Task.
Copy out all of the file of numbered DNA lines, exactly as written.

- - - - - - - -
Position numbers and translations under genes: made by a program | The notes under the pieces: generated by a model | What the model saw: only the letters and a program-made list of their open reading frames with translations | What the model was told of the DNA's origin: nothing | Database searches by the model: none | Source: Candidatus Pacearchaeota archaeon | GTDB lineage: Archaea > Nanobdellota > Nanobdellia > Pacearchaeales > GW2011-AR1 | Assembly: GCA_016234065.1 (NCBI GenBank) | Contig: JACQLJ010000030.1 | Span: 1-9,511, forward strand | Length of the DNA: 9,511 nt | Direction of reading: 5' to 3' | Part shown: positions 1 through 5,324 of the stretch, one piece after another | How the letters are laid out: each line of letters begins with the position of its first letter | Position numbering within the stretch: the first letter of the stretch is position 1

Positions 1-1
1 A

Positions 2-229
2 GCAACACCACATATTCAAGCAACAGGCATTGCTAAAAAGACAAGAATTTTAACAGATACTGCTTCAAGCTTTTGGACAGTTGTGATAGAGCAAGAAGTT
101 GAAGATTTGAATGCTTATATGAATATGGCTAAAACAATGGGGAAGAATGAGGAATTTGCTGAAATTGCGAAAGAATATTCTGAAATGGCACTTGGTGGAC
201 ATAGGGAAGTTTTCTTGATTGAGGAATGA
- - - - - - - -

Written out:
Position numbers and translations under genes: made by a program | The notes under the pieces: generated by a model | What the model saw: only the letters and a program-made list of their open reading frames with translations | What the model was told of the DNA's origin: nothing | Database searches by the model: none | Source: Candidatus Pacearchaeota archaeon | GTDB lineage: Archaea > Nanobdellota > Nanobdellia > Pacearchaeales > GW2011-AR1 | Assembly: GCA_016234065.1 (NCBI GenBank) | Contig: JACQLJ010000030.1 | Span: 1-9,511, forward strand | Length of the DNA: 9,511 nt | Direction of reading: 5' to 3' | Part shown: positions 1 through 5,324 of the stretch, one piece after another | How the letters are laid out: each line of letters begins with the position of its first letter | Position numbering within the stretch: the first letter of the stretch is position 1

Positions 1-1
1 A

Positions 2-229
2 GCAACACCACATATTCAAGCAACAGGCATTGCTAAAAAGACAAGAATTTTAACAGATACTGCTTCAAGCTTTTGGACAGTTGTGATAGAGCAAGAAGTT
101 GAAGATTTGAATGCTTATATGAATATGGCTAAAACAATGGGGAAGAATGAGGAATTTGCTGAAATTGCGAAAGAATATTCTGAAATGGCACTTGGTGGAC
201 ATAGGGAAGTTTTCTTGATTGAGGAATGA